|“We first thought it would be a one-off,’’ Jimmy Fallon says of the miniseries that developed on his “Late Night’’ show. (Diane Bondareff/Associated Press)|
Fallon’s really happy with ‘7th Floor West’
NEW YORK - Since arriving in March, “Late Night with Jimmy Fallon’’ has proved itself a worthy player in the world of TV comedy-talk.
It has also given birth to an unexpected world within a world - a dandy little miniseries planted within “Late Night’’ that spoofs reality soap TV like “The Hills’’ in a bizarro backstage version of “Late Night.’’
“7th Floor West’’ was introduced during Fallon’s first week hosting “Late Night, which airs weeknights at 12:35 a.m. on NBC. But recent installments have premiered dependably on “Late Night’’ each Monday, making “7th Floor West’’ its own five minutes of micro-must-see TV. (You can catch up with past episodes on the miniseries’ own website.)
The title hints at a Central Park West brand of loftiness, while literally addressing the office space in Rockefeller Center’s G.E. Building that houses the “Late Night’’ staff. It is here that the high-drama, brashly vacuous action (not that there’s really much going on) takes place.
Jimmy Fallon plays Jimmy, the good-guy host of a late-night talk show who is constantly undermined by his sneaky head writer, Miles (real-life “Late Night’’ head writer A.D. Miles) in cahoots with Jimmy’s turncoat former assistant Lauren (his actual current assistant, Lauren Cave), with the rest of the show’s writers caught, rather unconcernedly, in between.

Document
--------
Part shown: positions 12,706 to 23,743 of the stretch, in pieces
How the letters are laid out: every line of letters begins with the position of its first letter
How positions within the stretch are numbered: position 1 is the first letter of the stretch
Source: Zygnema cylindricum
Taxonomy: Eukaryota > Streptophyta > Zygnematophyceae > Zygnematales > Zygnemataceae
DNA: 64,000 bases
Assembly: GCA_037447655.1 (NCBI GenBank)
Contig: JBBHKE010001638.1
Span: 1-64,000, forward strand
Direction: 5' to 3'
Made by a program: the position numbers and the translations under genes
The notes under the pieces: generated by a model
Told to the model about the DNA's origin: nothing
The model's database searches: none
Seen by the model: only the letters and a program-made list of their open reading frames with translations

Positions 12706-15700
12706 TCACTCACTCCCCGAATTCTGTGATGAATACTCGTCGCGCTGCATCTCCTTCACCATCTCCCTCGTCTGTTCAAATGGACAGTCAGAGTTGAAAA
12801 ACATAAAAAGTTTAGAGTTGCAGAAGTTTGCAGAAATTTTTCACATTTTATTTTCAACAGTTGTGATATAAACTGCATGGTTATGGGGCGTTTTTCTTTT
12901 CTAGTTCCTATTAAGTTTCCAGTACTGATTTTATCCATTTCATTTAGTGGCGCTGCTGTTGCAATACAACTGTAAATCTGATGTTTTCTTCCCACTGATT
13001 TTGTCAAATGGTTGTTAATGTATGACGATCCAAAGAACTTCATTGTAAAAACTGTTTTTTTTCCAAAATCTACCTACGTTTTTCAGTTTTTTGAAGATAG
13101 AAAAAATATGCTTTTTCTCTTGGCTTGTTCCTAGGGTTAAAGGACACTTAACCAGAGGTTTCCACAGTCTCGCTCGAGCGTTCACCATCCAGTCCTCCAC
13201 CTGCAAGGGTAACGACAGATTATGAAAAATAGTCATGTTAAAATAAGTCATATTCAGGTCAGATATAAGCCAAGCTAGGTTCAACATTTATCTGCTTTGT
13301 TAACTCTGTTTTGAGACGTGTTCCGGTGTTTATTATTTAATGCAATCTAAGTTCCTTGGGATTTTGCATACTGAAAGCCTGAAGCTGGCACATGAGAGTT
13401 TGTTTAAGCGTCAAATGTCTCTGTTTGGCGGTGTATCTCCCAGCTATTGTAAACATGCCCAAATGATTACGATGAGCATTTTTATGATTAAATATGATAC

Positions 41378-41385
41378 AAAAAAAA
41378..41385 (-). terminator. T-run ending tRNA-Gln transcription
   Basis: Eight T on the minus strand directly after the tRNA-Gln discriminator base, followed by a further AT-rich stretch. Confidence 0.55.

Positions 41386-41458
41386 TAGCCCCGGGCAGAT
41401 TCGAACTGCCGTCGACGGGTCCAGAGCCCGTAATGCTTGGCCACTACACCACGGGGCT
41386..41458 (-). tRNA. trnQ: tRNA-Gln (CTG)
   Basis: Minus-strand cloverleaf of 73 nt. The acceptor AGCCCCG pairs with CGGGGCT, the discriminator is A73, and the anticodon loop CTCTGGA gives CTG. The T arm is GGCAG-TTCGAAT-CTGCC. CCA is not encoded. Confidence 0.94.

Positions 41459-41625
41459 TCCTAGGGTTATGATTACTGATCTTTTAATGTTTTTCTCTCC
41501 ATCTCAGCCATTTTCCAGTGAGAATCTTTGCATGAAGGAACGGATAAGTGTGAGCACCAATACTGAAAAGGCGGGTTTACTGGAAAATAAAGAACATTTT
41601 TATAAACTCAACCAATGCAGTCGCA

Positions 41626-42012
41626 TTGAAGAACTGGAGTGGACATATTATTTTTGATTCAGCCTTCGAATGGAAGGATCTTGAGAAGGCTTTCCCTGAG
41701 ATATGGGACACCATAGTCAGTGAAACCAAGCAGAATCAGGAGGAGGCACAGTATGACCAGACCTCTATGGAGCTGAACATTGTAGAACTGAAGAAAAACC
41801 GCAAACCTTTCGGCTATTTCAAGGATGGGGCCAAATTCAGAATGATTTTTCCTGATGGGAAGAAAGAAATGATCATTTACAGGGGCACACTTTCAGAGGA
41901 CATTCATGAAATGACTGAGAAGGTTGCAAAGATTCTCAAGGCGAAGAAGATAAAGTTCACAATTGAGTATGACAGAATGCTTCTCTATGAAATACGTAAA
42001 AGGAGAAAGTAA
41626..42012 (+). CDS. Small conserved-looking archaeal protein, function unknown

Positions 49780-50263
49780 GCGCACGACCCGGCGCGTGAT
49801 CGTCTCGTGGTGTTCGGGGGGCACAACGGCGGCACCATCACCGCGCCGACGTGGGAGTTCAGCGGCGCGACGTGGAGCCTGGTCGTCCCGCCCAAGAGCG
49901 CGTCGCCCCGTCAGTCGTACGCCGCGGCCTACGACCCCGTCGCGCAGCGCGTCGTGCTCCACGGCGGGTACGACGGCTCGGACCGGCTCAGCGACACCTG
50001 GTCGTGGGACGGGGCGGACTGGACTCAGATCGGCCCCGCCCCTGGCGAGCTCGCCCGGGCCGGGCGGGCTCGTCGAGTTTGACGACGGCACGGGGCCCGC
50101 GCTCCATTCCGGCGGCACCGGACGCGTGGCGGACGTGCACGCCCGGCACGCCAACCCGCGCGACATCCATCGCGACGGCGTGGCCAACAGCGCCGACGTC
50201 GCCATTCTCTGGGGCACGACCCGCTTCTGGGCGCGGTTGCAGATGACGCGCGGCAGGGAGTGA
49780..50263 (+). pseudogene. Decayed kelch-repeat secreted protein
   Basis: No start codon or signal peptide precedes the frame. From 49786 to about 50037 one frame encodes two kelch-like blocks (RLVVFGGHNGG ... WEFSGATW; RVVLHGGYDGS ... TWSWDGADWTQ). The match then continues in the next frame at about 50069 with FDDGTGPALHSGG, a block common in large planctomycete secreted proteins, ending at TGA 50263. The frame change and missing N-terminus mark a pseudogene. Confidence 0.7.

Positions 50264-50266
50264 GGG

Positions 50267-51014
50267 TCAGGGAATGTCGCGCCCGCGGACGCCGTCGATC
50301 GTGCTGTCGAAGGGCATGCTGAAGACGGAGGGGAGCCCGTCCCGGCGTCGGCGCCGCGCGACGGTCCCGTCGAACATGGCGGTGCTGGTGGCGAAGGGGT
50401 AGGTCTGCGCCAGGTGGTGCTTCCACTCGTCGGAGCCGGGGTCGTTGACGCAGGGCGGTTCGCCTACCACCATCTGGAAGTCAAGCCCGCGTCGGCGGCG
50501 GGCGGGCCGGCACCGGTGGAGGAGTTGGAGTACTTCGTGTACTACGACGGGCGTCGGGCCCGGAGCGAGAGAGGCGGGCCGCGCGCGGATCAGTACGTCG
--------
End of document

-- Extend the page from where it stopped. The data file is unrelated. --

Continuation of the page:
Bottom line: “7th Floor West’’ is very much like the real “Late Night,’’ without being anything like it.
What it mostly resembles is “The Hills’’ blended with the shallowest elements of high school. It’s letter-perfect, down to the mewling theme song and Jimmy’s voice-over recap of previous episodes (like when he threw an office pizza party that Miles sabotaged, and, before that, agonized over which color tie, red or blue, he should wear on opening night).
Fallon marvels how “7th Floor West’’ has caught on with his audience. “We didn’t think it was going to be recurring,’’ he says. “We first thought it would be a one-off.’’
Is there any danger that the audience will be confused about what’s real and what isn’t in the corridors of 7th Floor West?
Fallon chuckles, “People ask me, ‘Who’s that girl who plays your assistant?’ I say, ‘That’s my assistant!’ ’’